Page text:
Nature-based restoration is not limited to the brackish waters and slow flowing tributaries of the Chesapeake Bay, it can be applied all over the world. This was demonstrated last month when Underwood & Associates traveled to Japan with a team from the Smithsonian Environmental Research Center (SERC), Maryland Department of Natural Resources (DNR), and Baylor University. This was the team’s second trip to continue a partnership with Dr. Masayuki Komatsu of the Institute of Ecosystem Research to connect with municipal, state, and federal elected officials in an effort to educate the Japanese government about nature-based solutions and to start the design process of restoring several degraded waterways, including the Furukawa Marsh and Otomoura.
The traveling restoration team members each brought knowledge from their unique areas of expertise. SERC is known for their team of leading environmental scientists who focus on linking land-based impacts to water-based resources. Baylor University boasts top environmental scientists who focus on studying the real-world improvements resulting from ecosystem restoration efforts. MD DNR is a preeminent government agency that provides funding and technical assistance to implement restoration efforts. Our team was invited due to our experience in design and construction of holistic ecosystem restoration projects. With a schedule packed with site visits and meetings, the team made the most of this 2-week adventure. The trip was comprised of three main segments: 1. working to educate elected officials on why nature-based ecosystem restoration is valuable and worth the investment of tax payer dollars, 2. conducting technical site surveys and design assessments to move forward with design of specific projects, and 3. meeting with local citizens, businesses, and environmental groups to share our experiences with successful restoration project implementation.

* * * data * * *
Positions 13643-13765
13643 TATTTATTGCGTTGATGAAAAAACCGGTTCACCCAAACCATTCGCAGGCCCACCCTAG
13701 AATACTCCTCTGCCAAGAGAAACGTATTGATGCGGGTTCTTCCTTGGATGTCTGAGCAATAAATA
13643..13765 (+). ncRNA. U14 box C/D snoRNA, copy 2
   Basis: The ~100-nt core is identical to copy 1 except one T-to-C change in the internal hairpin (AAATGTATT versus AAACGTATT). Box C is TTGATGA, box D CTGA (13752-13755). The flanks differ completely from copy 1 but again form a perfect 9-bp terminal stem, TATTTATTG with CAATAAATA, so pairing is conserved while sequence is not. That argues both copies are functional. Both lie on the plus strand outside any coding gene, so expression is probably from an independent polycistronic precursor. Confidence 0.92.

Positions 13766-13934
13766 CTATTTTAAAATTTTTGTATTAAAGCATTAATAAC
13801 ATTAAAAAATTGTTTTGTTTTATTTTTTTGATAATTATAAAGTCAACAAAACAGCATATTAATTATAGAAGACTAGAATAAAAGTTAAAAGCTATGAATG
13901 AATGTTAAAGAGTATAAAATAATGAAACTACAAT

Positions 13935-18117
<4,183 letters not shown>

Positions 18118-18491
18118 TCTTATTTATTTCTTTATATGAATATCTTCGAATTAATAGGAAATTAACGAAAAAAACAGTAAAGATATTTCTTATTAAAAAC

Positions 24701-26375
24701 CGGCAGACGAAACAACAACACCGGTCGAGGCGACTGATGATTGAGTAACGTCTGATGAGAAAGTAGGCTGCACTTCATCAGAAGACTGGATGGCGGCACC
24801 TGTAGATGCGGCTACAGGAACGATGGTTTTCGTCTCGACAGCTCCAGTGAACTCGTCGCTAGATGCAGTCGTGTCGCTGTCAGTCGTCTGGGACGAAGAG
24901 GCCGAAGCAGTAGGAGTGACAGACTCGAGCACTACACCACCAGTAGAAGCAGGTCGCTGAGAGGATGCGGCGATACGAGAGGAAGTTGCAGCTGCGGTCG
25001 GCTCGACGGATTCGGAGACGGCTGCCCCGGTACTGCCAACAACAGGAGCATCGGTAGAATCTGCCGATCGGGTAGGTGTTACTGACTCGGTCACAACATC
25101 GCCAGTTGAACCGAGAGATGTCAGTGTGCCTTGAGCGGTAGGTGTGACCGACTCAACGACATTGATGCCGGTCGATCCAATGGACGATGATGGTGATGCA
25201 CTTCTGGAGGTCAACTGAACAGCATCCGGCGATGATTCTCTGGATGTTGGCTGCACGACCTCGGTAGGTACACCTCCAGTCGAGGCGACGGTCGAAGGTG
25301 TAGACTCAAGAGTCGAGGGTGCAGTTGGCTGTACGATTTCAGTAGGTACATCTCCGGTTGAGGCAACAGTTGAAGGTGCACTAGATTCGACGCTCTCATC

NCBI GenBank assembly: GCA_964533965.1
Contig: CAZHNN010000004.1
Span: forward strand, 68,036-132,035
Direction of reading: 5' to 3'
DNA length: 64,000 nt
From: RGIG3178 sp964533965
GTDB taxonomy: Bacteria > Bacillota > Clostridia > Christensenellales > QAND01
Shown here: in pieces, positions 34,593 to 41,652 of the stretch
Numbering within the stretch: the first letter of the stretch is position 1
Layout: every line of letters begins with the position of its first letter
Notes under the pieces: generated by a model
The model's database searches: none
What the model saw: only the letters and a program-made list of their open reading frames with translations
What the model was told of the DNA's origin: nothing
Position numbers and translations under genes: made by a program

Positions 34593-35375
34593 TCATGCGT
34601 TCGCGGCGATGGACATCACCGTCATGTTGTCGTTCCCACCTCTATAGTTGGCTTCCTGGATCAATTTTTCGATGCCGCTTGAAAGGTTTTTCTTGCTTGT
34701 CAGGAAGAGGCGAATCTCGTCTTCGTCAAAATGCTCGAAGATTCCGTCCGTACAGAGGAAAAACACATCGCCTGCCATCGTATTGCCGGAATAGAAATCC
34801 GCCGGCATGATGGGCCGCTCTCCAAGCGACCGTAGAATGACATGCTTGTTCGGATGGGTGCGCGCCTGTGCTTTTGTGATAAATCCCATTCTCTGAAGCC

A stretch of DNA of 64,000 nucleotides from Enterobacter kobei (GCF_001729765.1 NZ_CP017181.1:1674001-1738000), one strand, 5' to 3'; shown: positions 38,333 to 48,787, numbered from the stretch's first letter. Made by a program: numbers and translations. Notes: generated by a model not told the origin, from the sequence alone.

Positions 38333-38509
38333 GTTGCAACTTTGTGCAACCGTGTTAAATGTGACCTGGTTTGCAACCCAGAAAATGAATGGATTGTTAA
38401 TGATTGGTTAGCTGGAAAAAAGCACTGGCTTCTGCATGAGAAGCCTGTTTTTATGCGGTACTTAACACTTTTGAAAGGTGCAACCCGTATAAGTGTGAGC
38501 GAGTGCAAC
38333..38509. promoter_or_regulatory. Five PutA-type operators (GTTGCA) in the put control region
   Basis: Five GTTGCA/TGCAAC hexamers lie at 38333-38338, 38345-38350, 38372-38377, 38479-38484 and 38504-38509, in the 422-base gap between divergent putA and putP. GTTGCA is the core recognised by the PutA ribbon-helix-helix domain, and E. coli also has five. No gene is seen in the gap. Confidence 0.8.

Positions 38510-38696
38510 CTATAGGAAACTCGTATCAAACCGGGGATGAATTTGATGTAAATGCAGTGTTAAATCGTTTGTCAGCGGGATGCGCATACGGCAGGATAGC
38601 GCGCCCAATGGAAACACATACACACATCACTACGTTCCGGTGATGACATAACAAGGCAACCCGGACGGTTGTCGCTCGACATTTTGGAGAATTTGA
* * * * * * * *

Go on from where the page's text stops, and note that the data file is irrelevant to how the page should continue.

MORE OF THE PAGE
One of the main goals of the trip was to discuss the possibility of utilizing regenerative and nature-based ecosystem restoration techniques to improve water quality specifically to restore and maintain Japan’s fisheries while also increasing resilience to large storm events. We also presented on ways to use ecosystem restoration projects to recover natural areas that were lost in the 2011 tsunami and how to combine vital post-tsunami rebuilding efforts with beneficial ecological restoration projects to increase climate resilience and both economic and environmental benefits. Holistic ecological restoration can provide answers to problems that many towns and cities around the world are seeking to solve. When we can collaborate, share, and transfer ideas across borders and across oceans, we give the Earth the best opportunity for widespread regeneration.